I touched on this topic in a post a year ago, where I explored in detail how inner beliefs (such as self-love) affected one’s subtle behavior, and how putting effort into changing one’s inner beliefs could, thereby, actually create a massive improvement to one’s organizing results. I’m quite proud of the theory I proposed in that post.
A year later, though, I want to expand on that topic, but this time, to go even further: to explain how the best union organizing requires a deep investigation of one’s emotional being and how complete presence (i.e., existing without much thought or feeling) can sometimes create the best results…
When I first started union organizing five years ago, I came to it with profound social and emotional deficits. Those who know my story well know that it was those social and emotional deficits themselves that moved me to want to be an organizer in the first place, so that I could practice — all the time — my social skills, and have that practice of social skills even be of potential benefit to others. As such, I spent the first three years of my organizing career heavily focused on the techniques of organizing: learning how to get someone’s story, how to agitate someone into anger/action, how to map a social network, how to identify/recruit a leader, how to hold leaders accountable to assignments, how to escalate a campaign, etc. And through those three years, I tried harder and harder and harder to get better and better and better at those organizing techniques.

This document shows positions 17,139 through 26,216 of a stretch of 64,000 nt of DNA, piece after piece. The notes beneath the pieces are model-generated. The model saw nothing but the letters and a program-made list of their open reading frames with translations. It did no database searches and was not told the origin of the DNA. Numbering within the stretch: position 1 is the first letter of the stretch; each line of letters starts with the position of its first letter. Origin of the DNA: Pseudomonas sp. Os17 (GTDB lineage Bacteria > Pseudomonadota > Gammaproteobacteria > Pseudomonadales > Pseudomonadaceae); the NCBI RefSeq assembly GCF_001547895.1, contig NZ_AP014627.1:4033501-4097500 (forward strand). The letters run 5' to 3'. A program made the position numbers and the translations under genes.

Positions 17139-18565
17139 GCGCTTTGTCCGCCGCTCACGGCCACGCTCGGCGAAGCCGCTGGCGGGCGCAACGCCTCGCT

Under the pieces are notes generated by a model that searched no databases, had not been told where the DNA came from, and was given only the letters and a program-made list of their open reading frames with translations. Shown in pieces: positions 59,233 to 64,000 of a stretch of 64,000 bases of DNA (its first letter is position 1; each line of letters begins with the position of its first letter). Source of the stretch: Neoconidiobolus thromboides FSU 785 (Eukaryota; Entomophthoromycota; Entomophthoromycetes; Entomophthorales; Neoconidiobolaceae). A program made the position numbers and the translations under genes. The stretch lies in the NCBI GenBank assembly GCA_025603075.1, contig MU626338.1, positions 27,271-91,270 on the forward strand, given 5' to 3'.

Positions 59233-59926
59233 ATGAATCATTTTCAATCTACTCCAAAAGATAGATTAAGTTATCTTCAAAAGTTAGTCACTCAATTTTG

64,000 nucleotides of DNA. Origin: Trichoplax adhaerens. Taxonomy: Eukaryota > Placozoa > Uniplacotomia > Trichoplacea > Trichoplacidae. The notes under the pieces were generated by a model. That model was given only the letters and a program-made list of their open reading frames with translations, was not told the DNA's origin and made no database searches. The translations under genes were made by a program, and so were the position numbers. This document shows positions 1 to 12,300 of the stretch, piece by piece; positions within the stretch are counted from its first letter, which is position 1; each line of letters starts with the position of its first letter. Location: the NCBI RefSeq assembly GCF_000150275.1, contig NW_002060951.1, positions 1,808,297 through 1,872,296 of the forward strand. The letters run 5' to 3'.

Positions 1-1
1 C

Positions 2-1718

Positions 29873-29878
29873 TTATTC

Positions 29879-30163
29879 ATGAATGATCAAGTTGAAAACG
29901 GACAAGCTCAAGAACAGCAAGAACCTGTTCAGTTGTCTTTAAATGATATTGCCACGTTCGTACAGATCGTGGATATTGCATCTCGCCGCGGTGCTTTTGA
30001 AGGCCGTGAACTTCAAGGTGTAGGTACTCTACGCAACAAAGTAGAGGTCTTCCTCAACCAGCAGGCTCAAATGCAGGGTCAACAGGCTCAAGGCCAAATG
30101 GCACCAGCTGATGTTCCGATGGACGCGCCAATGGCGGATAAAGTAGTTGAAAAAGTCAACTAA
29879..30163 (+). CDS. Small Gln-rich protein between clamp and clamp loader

All this technical stuff was great — and completely, totally necessary. (I’d go so far as to even say that even with technique alone, an organizer has the capacity to move a campaign forward.) But what kept striking me as odd was that I had coworkers who had far, far from the best technique, but who could still produce good numbers. Not just that, but even when I executed what I saw to be near-flawless technique, a lot of the time I would not produce close to the best numbers in a campaign.
That got me to start to think about energy — as it was becoming quite clear to me that I was carrying around a lot of negative energy that wasn’t the best for social interaction. You know what I mean… let’s say you’re at a party. Two people can come up to you at a party and say the exact same thing. “Hi, my name’s ___.” But some people, upon even a few seconds of interaction — even if it’s difficult to pinpoint exactly what they’re even doing — can rub you the wrong way. You feel off and distrusting. Contrast that to a second person, who may in their words introduce themselves in the exact same way, but due to their subtle energy, you feel energized and even excited to talk with them — even within a few seconds of interaction. You get a “feeling” almost instantaneously about whether to trust someone or not.